Tour de France 2013 Stage 15 Results: Winner, Leaderboard and Highlights

Rob GoldbergFeatured ColumnistJuly 14, 2013

MONT VENTOUX, FRANCE - JULY 14: Current race leader and wearer of the Maillot Jaune, Chris Froome of Great Britain and SKY Procycling attacks to win the stage during stage fifteen of the 2013 Tour de France, a 242.5KM road stage from Givors to Mont Ventoux, on July 14, 2013 on Mont Ventoux, France.  (Photo by Bryn Lennon/Getty Images)
Bryn Lennon/Getty Images

Christopher Froome survived what was arguably the toughest section of the Tour de France, finishing in first place in Stage 15.

The stage was not only the longest of the event at 242.5 kilometers, but it ended with a difficult climb up Mont Ventoux, which is known as the "Giant of Provence."

However, Froome separated himself from the peloton before making his move at the finish line. He ended with an impressive time of five hours, 48 minutes and 45 seconds, which further extends his overall lead in the race.

ITV Cycling captured an image of Froome celebrating the race:

Nairo Alexander Quintana Rojas also had a strong stage and finished in second place. Rounding out the podium for the uphill climb was Mikel Nieve Iturralde in third place.

Here is a look at the leaderboard for Stage 15.


Stage 15 Results

1.Christopher FroomeSky Procycling5:48:45 
2.Nairo Alexander Quintana RojasMovistar Team5:49:14+ 00' 29"
3.Mikel Nieve IturraldeEuskaltel-Euskadi5:50:08+ 01' 23"
4.Joaquin Rodriguez OliverKatusha Team5:50:08+ 01' 23"
5.Roman KreuzigerTeam Saxo-Tinkoff5:50:25+ 01' 40"
6.Alberto ContadorTeam Saxo-Tinkoff 5:50:25+ 01' 40"
7.Jakob FuglsangAstana Pro Team5:50:28+ 01' 43"
8.Bauke MollemaBelkin Pro Cycling5:50:31+ 01' 46"
9.Laurens Ten DamBelkin Pro Cycling5:50:38+ 01' 53"
10.Jean-Christophe PeraudAG2R La Mondiale5:50:53+ 02' 08"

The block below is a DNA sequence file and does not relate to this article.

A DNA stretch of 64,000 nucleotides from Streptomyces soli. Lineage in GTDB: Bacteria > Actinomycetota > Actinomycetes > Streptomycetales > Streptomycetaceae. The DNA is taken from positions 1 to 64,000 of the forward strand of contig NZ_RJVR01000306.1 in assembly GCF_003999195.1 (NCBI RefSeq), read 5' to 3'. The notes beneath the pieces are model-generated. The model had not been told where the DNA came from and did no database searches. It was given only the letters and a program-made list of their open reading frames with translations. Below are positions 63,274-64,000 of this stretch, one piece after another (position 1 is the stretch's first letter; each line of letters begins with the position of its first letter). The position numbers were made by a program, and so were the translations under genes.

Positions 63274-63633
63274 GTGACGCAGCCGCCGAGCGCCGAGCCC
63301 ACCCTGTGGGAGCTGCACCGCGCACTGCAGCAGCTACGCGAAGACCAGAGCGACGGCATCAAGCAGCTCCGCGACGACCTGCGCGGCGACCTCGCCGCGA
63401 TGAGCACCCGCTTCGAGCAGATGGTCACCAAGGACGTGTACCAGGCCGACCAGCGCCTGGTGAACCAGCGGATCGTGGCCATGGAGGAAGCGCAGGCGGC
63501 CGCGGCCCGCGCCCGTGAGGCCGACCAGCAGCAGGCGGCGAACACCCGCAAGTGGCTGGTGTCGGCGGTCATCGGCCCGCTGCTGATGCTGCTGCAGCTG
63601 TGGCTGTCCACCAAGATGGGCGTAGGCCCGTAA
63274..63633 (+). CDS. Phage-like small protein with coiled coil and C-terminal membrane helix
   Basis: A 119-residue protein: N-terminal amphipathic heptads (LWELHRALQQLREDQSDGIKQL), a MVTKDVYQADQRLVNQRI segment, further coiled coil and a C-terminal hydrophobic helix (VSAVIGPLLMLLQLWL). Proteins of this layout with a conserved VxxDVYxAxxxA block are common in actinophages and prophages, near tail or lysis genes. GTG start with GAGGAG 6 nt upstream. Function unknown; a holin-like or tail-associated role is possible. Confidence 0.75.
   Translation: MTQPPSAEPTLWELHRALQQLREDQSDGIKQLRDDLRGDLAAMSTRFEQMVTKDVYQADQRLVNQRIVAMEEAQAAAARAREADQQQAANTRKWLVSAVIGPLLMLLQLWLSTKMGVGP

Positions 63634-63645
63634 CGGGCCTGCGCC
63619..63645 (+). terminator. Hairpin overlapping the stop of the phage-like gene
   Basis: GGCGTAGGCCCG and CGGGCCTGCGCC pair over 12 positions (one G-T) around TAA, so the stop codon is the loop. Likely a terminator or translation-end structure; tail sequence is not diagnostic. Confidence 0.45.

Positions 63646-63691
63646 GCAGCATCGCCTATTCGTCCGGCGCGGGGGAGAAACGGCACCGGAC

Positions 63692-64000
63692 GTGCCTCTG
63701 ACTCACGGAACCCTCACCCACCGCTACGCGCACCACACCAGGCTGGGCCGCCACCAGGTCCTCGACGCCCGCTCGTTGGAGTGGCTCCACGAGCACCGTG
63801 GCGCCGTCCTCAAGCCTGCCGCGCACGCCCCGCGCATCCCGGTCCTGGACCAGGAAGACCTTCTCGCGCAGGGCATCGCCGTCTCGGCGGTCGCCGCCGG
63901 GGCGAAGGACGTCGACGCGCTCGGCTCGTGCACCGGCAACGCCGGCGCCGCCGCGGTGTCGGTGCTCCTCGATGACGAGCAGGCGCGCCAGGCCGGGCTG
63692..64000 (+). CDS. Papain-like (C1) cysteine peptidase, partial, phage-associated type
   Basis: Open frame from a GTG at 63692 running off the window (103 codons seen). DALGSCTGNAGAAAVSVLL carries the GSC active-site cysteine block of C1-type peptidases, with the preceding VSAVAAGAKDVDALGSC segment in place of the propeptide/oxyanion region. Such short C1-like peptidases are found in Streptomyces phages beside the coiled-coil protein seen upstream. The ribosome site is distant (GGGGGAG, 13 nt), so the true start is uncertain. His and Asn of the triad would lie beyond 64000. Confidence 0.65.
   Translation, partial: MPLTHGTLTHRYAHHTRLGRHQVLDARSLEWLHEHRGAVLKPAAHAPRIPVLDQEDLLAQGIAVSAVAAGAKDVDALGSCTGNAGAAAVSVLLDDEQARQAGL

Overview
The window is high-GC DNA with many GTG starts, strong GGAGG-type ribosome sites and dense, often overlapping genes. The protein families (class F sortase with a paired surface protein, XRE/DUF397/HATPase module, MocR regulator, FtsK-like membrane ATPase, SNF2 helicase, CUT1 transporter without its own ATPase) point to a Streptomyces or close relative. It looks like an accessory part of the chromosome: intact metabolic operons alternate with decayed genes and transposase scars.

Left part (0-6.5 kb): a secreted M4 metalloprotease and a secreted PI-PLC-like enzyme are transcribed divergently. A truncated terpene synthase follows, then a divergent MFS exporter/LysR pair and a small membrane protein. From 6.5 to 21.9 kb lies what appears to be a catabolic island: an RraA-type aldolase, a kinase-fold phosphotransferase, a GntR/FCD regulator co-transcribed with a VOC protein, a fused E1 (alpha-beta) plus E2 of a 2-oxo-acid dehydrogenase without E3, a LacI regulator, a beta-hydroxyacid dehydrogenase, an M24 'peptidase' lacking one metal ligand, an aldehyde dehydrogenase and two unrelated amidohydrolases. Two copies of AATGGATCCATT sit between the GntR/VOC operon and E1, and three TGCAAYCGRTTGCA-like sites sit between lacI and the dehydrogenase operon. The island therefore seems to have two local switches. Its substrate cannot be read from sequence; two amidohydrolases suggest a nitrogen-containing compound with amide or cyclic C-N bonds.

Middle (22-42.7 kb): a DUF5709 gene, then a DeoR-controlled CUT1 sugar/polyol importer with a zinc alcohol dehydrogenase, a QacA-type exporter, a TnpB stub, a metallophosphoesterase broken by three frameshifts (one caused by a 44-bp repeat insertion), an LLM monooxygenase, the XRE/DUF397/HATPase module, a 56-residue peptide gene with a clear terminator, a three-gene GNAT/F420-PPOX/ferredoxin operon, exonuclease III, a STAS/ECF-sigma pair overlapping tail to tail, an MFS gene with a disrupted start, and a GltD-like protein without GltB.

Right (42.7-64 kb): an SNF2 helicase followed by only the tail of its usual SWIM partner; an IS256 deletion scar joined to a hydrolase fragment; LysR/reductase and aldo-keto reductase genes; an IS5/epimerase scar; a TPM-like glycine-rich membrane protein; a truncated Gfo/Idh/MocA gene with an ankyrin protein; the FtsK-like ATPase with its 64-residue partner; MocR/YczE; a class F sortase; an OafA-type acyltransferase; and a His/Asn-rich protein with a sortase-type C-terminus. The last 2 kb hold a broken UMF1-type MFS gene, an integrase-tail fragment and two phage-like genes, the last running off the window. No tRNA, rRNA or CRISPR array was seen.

Full list via

 There were a number of instances on the day where the cyclists could gain separation from the pack. Thomas De Gendt, Pierre Rolland, Julien El Fares and Jeremy Roy all earned points in the climbing competition for winning various checkpoints.

Of course, each of these leaders eventually made his way back to the pack as the sprinters took over for the sprinting competition that occurred late in the stage.

Peter Sagan, the current green-jersey holder, showed why he is the points leader with an impressive run to the checkpoint to win the sprint. Sylvain Chavanel was slightly behind him to earn second place. captured Sagan embracing his inner showman with a wheelie to excite the fans:

However, the hardest part of the race was clearly ahead of them, as shown by this image from Tour de France's Twitter account:

In the climb, Quintana built up a commanding lead over the counterattack. However, it was not enough, as yellow-jersey wearer Froome made a strong move in the last few kilometers to take the lead.

Froome held on for his third stage win of the championship, as he continues to impress throughout the Tour de France. He also officially earns the polka-dot jersey after winning the final climb in this stage.

Quintana's strong showing gives him the white jersey going forward as the top young rider in the field. Meanwhile, Sagan holds on to his green jersey as the top sprinter.

The final week of competition is certain to be interesting, so make sure you follow along every day of the prestigious race.


General Classifications After Stage 15

1.Christopher FroomeSky Procycling 61:11:43 
2.Bauke MollemaBelkin Pro Cycling61:15:47+4:14
3.Alberto ContadorTeam Saxo-Tinkoff 61:16:08+4:25
4.Roman KreuzigerTeam Saxo-Tinkoff 61:16:11+4:28
5.Laurens Ten DamBelkin Pro Cycling 61:16:37+4:54
6.Nairo Alexander Quintana RojasMovistar Team 61:17:30+5:47
7.Jakob FuglsangAstana Pro Team61:18:05+6:22
8.Joaquin Rodriguez OliverKatusha Team 61:18:54+7:11
9.Jean-Christophe PeraudAG2R La Mondiale61:19:30+7:47
10.Michal KwiatkowskiOmega Pharma-Quick Step61:19:41+7:58

Full classifications and results can be found at


What's Next?

After such a difficult stage, the riders fortunately get an off day on Monday. However, the action picks up on Tuesday with another mountainous stage from Vaison-la-Romaine to Gap.

The 168-kilometer Stage 16 is certain to help separate the top competitors from the rest of the pack.


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